David Gilboa on Diversity at Warby Parker

Diversity is key to building a successful organization. Teaching yourself to shed your subconscious inhibitions to it is the first real step.

David Gilboa: Our team at Warby Parker is now several hundred people and I think we have really learned a lesson in that diversity is key to building a successful organization. And diversity and multiple levels whether it’s gender, experience, age, geography. People bring different perspectives that could be really powerful.

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When we launched Warby Parker we were four males, but more than half our customers are females. And I think we recognized early on that while we might think we know what women want, but if our customer base is going to be more than 50 percent female, we need that perspective on our team and every element of the business. Once we hired our initial team we quickly appreciated that having different perspectives can be — is not only important to us, but is necessary.

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When we hire for a role, we try to find the best
 person in the world for that role and we don’t have a specific goal in mind for what that person looks like or talks like. But we recognize that it’s inherent human bias to surround yourself by people that remind you of yourself. And so you have to be really deliberate in terms of casting a wide net to ensuring that you are bringing in people that have different perspectives that could challenge you and the existing team. And so now we very deliberate efforts whether it's where we’re recruiting from, where we’re posting job descriptions, really ensuring that at the top of the funnel we’re bringing in a lot of diversity and allowing ourselves to be surprised by candidates that we might not naturally gravitate towards.

When you run a business like Warby Parker, as David Gilboa does, it's important to bring in an array of perspectives that mirror your potential customer base (it's also just the right thing to do!). But in order to foster a diverse workplace, it's important to shed one's subconscious apprehensions. You have to recognize that inherent human bias pushes you to want to hire people more like yourself than different. You have to re-teach yourself how you analyze talent. Most important, you have to push yourself to be at your most deliberate when interviewing and choosing new employees.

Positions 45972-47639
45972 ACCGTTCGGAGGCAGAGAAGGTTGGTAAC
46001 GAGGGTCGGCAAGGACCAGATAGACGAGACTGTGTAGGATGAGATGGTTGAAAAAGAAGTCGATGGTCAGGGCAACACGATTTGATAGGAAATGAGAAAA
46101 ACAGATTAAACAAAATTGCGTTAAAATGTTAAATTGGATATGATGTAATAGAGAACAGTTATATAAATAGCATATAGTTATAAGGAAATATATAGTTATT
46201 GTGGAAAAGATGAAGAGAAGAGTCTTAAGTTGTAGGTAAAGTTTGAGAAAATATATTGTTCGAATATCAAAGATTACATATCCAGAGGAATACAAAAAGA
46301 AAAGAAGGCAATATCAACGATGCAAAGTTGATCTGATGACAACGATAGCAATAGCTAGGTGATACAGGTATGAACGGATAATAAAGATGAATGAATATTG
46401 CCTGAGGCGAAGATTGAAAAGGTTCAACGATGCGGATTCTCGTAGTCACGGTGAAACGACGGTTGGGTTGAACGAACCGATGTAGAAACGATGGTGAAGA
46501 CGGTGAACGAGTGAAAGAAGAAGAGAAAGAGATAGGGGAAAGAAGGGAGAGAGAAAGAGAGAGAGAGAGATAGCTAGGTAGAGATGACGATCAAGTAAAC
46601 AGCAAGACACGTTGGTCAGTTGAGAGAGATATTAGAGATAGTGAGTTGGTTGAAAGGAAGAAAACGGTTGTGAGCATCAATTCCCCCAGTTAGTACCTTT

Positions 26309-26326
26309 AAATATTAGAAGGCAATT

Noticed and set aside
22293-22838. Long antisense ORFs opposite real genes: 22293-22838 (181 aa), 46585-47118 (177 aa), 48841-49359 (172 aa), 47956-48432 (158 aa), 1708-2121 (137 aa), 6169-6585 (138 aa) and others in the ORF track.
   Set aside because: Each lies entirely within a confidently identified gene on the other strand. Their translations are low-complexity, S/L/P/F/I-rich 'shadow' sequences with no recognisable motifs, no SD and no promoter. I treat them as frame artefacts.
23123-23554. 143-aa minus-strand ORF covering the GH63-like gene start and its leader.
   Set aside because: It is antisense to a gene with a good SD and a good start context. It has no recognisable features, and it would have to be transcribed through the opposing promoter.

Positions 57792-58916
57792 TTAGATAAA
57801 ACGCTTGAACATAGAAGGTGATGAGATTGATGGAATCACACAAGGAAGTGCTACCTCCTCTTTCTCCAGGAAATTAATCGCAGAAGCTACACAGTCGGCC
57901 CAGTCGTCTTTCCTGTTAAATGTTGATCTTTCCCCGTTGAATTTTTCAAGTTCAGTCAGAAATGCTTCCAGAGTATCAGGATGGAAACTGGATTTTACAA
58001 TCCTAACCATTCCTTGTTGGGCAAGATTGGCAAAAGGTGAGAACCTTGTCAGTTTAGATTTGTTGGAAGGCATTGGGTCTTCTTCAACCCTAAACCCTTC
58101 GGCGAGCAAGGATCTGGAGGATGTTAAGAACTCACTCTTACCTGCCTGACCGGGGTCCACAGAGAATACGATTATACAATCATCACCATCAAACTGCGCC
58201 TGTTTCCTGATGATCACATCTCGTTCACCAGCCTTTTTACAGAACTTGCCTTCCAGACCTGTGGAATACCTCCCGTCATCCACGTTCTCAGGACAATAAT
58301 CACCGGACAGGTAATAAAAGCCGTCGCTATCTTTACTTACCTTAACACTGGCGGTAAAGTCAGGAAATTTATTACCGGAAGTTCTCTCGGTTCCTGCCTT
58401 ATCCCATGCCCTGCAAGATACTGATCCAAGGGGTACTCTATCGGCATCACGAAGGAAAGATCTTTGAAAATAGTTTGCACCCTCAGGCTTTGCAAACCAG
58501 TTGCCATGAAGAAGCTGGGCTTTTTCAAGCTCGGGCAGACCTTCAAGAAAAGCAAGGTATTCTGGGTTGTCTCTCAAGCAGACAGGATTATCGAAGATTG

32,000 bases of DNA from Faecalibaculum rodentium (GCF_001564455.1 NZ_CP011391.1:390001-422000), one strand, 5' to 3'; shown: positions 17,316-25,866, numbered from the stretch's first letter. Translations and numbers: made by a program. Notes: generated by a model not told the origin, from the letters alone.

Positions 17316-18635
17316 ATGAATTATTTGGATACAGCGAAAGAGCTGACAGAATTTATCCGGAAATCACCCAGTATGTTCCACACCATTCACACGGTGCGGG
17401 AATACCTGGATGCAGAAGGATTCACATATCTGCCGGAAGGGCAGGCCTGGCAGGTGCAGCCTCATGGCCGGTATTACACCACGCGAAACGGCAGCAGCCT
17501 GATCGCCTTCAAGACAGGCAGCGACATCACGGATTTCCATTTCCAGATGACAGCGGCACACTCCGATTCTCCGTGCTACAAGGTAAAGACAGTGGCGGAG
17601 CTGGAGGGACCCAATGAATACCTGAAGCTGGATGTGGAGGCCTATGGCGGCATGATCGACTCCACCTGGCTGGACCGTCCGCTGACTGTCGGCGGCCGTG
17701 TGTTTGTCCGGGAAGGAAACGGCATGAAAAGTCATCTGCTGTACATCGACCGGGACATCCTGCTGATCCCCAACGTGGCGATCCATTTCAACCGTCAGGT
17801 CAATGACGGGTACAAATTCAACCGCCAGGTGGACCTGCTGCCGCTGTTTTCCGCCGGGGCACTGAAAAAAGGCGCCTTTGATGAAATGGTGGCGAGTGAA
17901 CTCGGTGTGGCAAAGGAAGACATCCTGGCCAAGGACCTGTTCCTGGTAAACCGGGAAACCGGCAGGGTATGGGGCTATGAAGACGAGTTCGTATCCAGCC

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Good science is sometimes trumped by the craving for a "big splash."

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People who constantly complain are harmful to your health

Moans, groans, and gripes release stress hormones in the brain.

Photo credit: Getty Images / Stringer
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Could you give up complaining for a whole month? That's the crux of this interesting piece by Jessica Hullinger over at Fast Company. Hullinger explores the reasons why humans are so predisposed to griping and why, despite these predispositions, we should all try to complain less. As for no complaining for a month, that was the goal for people enrolled in the Complaint Restraint project.

Participants sought to go the entirety of February without so much as a moan, groan, or bellyache.

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NASA and ESA team up for historic planetary defense test

Two space agencies plan missions to deflect an asteroid.

ESA's Hera mission above asteroid 65803 Didymos. Credit: ESA/ScienceOffice.org
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